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The Oxford Introduction to Proto-Indo-European and the Proto-Indo-European World (Oxford Linguistics) 1st Edition
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The book is over 700 pages long, but the introduction to Proto-Indo-European itself is quite small, less than a 100 pages really. It's certainly no substitute for a real handbook like Szemerenyi's, Beekes', Fortson's, or (my favourite) Lehmann's. The branches of Indo-European, its phonology and the basics of its morphology, and the debate over the relationship between the disparate languages that are first attested are set out. The authors nicely use Schleier's tale in its progressive versions to show how reconstructions of Proto-Indo-European have been consistently refined. While the view of Proto-Indo-European is generally the same as in introductions from the 1990s, the authors do reconstruct four laryngeals instead of the usual three, and prefer the transcription *h-subscript-x for an unknown laryngeal instead of *H.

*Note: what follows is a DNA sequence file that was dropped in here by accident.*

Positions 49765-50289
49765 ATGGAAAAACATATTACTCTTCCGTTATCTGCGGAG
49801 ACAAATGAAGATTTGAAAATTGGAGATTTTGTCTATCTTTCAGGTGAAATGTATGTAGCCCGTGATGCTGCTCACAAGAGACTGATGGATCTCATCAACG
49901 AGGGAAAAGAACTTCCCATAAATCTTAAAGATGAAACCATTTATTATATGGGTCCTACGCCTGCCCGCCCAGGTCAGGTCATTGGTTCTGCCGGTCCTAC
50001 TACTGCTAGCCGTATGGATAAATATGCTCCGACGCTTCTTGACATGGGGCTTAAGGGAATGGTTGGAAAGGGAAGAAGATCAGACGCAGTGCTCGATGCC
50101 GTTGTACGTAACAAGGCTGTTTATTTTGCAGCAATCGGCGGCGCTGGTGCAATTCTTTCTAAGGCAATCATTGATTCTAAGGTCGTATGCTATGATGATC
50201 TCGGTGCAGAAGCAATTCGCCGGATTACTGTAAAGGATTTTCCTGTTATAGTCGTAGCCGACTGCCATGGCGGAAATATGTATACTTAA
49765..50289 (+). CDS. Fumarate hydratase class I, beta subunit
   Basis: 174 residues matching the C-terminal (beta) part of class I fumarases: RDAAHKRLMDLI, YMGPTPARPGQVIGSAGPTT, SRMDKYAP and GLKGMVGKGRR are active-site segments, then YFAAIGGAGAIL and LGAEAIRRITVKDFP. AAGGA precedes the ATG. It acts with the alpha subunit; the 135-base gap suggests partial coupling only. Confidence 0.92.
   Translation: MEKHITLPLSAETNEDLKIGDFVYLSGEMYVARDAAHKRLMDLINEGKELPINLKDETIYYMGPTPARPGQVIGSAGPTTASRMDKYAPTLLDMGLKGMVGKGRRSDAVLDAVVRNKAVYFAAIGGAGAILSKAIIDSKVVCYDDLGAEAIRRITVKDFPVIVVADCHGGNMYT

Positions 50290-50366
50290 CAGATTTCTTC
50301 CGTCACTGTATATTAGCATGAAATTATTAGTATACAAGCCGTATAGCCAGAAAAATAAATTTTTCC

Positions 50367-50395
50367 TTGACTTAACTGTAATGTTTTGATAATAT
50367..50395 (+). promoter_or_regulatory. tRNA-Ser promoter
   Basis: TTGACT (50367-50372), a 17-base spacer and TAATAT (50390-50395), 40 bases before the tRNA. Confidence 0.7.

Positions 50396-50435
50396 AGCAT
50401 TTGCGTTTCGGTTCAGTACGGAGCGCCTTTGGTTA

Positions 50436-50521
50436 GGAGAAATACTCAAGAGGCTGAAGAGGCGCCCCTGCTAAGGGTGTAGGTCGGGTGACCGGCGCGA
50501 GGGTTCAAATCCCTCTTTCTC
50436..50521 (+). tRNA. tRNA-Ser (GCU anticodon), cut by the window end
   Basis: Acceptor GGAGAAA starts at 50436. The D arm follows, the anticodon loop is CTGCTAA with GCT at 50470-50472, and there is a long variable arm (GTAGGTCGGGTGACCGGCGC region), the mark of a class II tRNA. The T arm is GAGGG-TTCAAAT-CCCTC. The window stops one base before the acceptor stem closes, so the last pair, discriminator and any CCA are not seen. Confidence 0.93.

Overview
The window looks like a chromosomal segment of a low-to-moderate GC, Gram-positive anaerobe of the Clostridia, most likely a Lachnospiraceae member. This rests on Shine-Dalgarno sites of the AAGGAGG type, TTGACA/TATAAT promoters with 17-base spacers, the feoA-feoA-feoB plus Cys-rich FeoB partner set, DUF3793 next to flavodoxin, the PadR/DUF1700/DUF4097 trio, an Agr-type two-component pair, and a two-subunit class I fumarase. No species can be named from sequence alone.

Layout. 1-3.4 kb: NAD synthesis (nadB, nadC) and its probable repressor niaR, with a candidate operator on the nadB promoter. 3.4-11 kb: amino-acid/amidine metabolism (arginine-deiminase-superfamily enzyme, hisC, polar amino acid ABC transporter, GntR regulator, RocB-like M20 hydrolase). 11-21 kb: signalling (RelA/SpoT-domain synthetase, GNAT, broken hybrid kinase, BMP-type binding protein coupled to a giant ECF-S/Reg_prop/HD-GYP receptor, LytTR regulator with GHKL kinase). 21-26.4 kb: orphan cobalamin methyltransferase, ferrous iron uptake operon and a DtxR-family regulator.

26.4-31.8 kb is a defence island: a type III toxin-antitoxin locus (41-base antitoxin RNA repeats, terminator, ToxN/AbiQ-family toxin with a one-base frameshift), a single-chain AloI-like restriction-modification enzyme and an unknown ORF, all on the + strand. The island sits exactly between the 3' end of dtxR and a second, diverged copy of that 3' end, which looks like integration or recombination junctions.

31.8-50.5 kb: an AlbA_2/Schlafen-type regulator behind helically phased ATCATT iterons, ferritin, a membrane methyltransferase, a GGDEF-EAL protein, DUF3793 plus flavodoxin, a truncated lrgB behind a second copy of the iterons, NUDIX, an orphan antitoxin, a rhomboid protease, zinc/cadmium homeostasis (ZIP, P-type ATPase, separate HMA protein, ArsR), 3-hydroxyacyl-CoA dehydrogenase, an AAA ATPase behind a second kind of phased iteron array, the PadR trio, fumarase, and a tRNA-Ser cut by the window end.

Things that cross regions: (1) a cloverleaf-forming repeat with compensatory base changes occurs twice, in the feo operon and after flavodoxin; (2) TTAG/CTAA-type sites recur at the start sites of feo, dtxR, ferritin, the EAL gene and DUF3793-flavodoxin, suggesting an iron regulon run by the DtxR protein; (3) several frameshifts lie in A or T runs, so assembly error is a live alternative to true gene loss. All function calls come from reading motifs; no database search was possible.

The bulk of the book's content concerns the reconstruction of PIE lexicon, with chapters divided along such themes as "Food and Drink", "Speech and Sound", and "Material Culture".Read more ›
The book covers the following main ideas:
(1) Concise introductions to the discovery and composition of the Indo-European language family.
(2) The way the proto-language has been reconstructed.
(3) Its most basic grammar
(4) The interrelationships between the different language groups
(5) The temporal position of the Indo-European languages
(6) Some of the difficulties in reconstructing a proto-language.
(7) Semantic field of the Proto-Indo-European lexicon.
(8) An examination of mythology and possible homelands of the Proto-Indo-Europeans.
For me the most interesting chapters were the last two, as they talked about the mythology and religion and how they can be reconstructed, and the possible homelands of the Proto-Indo Europeans. Its amazing what you can get from the words of a language!
Most Recent Customer Reviews
Reads like a "Book of Lists". I don't understand what its intended audience can be: not technical enough for the post-graduate specialist, not enough explanatory and... Read morePublished 9 months ago by Bernard M. Hood
Perhaps it is more a testament to my tastes than the book to say I sat down and over the course of a week or so read straight through it. Read morePublished on September 10, 2011 by Jarrod Brown